Each year I do the Gift Aid for a playsite for disabled children on the edge of the Cotswolds. My mother set it up on her farm before she died, and it is now run by a small group of volunteers. I started doing the Gift Aid before the current treasurer took over, and to make life easy I have continued.
When the Gift Aid Small Donations Scheme (GASDS) started, I thought it would be a good opportunity to see whether the system was simple enough to hand it back. I chickened out last year; but this year I thought I would pluck up courage and have a go. The playsite ought to be the perfect target for a scheme designed to make life simpler for small charities. We are run entirely by volunteers. If we get £1000 of income that is eligible for Gift Aid, we are doing well. Our donations are mostly small (around £10).
So I found the relevant HMRC pages and launched in to see how it might work, and whether it might make life easier. If you are short of time, I’ll cut to the chase. There are numerous barriers for small charities who wish to take advantage of the scheme.
The first thing that HMRC asks is whether, as an organisation, we are eligible. Yes, we are a charity. Yes, we have claimed Gift Aid before. However, I will confess that I am not sure whether we have made a successful gift aid claim in two of the last four years (barrier one). I would say yes, but the last spreadsheet I can find is from 2011. I am not the treasurer, but I could ask them if that was the only barrier.
Next, HMRC want to know if there has been a gap of two or more years and if we have incurred any penalties. I would say no to both of those, but again I couldn’t swear to it, and the blurb makes clear that we could be fined if we make an ineligible claim (barrier two and three). However, assuming that I asked the treasurer and she said we were good to go, we would also have to have done Gift Aid before (barrier four, although this does not apply to us).
In front of me I have a pile of forms with all the donations filled in. Here are my next two problems. Donations must be under £20 and must be in cash. Yes, cash. The guidance is very clear that donations made by cheque, credit card, text or bank transfer do not count. As clear as this is, the forms I have do not make it at all clear how the money has been paid. I am sure some will be in cash, but I am also sure some won’t: and I don’t know the difference (barrier five).
There is a second problem. Some people are altogether too bloody generous and have given more than £20. Maybe they gave it in cash – but I don’t know. So those donations will have to be treated differently and an ordinary Gift Aid claim made (barrier six).
For the sake of this blog let’s assume all my donations qualify. They were all £20 or less and all in cash.
My next problem is the treasurer is too efficient in a different way. Any donation which has a Gift Aid declaration with it cannot be processed under GASDS. All the forms I have in front of me have Gift Aid declarations attached, because the treasurer has created a single form which captures name and address as well as the Gift Aid declaration. Indeed, the guidance says that if the charity has an existing ongoing Gift Aid declaration from an individual, the donation is ineligible. So now I should go and ask the treasurer to double check the existing Gift Aid declarations from previous years for anybody who has made a donation, even where there is no declaration with it (barriers seven and eight).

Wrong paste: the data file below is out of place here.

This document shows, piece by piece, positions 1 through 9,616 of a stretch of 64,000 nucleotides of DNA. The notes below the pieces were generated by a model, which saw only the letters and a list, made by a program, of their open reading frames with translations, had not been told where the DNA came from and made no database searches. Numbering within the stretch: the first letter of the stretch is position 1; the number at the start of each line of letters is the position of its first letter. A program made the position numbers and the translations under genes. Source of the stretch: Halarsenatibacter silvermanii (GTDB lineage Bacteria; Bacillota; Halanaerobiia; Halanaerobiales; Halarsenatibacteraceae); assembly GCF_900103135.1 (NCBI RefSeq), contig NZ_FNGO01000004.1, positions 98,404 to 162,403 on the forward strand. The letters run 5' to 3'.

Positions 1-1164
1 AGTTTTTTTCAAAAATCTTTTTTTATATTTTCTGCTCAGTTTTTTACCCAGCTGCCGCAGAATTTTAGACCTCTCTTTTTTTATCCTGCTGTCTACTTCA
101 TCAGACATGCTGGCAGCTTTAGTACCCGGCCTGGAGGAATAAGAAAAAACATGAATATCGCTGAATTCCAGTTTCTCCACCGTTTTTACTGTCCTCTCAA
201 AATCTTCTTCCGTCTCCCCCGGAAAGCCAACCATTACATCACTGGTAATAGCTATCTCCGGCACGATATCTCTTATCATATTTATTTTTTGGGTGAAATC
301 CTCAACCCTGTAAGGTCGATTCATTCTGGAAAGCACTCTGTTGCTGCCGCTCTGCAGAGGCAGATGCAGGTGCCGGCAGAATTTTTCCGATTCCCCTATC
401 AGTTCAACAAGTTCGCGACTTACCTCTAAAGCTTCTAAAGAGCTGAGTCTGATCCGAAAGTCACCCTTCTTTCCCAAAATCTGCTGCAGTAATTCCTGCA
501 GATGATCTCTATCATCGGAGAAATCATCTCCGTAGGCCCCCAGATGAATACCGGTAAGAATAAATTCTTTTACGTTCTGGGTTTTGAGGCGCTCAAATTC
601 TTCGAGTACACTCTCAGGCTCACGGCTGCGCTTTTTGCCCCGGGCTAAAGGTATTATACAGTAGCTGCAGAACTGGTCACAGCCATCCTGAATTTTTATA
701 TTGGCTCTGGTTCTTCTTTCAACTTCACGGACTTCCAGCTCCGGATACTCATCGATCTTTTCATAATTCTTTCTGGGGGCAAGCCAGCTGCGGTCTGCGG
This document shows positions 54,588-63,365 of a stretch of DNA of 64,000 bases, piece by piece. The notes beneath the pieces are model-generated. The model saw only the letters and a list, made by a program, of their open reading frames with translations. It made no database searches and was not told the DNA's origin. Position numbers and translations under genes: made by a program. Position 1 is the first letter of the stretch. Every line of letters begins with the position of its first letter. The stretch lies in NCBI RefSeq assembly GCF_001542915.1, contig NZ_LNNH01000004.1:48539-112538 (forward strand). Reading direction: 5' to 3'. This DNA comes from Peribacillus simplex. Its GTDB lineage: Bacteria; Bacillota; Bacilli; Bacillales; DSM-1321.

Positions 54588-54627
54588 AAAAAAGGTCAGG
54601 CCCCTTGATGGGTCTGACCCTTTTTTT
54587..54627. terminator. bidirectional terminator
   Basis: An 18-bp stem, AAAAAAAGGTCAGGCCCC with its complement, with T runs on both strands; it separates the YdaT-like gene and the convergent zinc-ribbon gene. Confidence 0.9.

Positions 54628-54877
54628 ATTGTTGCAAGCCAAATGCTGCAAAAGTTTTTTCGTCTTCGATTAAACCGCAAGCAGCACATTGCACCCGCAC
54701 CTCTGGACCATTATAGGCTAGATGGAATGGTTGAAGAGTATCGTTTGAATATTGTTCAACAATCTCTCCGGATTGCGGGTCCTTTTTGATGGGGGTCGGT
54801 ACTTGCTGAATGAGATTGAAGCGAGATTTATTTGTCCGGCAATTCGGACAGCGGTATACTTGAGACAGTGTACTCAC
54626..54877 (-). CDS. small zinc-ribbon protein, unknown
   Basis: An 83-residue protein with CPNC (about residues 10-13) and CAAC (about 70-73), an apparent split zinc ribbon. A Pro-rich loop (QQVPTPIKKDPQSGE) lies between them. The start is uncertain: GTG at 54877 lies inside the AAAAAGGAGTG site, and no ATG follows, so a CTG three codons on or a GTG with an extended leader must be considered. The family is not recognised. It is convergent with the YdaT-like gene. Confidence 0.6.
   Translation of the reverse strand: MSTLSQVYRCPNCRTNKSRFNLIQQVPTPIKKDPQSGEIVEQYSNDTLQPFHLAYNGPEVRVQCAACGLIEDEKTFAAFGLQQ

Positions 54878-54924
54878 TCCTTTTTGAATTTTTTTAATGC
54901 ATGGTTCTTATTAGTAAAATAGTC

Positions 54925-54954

There is another potential problem (assuming all these donations were in cash, less than £20 and without a Gift Aid declaration from an eligible organisation). No benefits can be received for any donation under GASDS. None. Standard donations allow a benefit of up to 25 per cent of the value. Should I check the Gift Aid rules to see what constitutes a benefit? That newsletter, the label bin, that annual party we hold on the playsite with cake, the bottle of champagne (just kidding … so that’s barrier nine).
So were I to clear all these hurdles I can successfully claim under GASDS. Right? Wrong! To be able to claim under the scheme, my charity must also have made a normal Gift Aid claim in the SAME financial year, as the year for which I am making a claim under GASDS. So I have to make two claims in the same year anyway to claim for small donations. The good news is that I can claim up to ten times the amount in small donations, of the amount I have made a normal Gift Aid claim for. So if my Gift Aid claim is for £200, I can claim £2000 in small donations. But if I had just £6000 in cash I can’t claim it all under GASDS, as the limit is £5000 (barrier ten)
The other fall-out of this rule is also worth pointing out. If there are no Gift Aid claim donations, a charity cannot claim under GASDS (barrier 11).
So basically GASDS is great for organisations who get cash donations of less than £20, for which they don’t have a declaration now or in previous years, who are making a Gift Aid claim anyway, who deliver no benefits, and for which donations don’t exceed £5000. I guess GASDS would be good for any charity running a street collection with lots of cash donations – up to £5000 in value (and who made a normal Gift Aid claim of at least £500).
I was under the mistaken belief that GASDS was to encourage more organisations to benefit from Gift Aid, and reduce the burden of bureaucracy for volunteers in small charities. Sadly, HMRC has made sure that claiming Gift Aid is about as complicated as it could be. No wonder the take-up has been just £7m or 5 per cent of government predictions – and I wonder how much it costs HMRC and charities to do the administration.
Having looked at GASDS, my course of action is easy. I will make a Gift Aid claim as in previous years. All I need to do now is grapple with claiming Gift Aid online. Just a few easy steps, according to the HMRC guidance…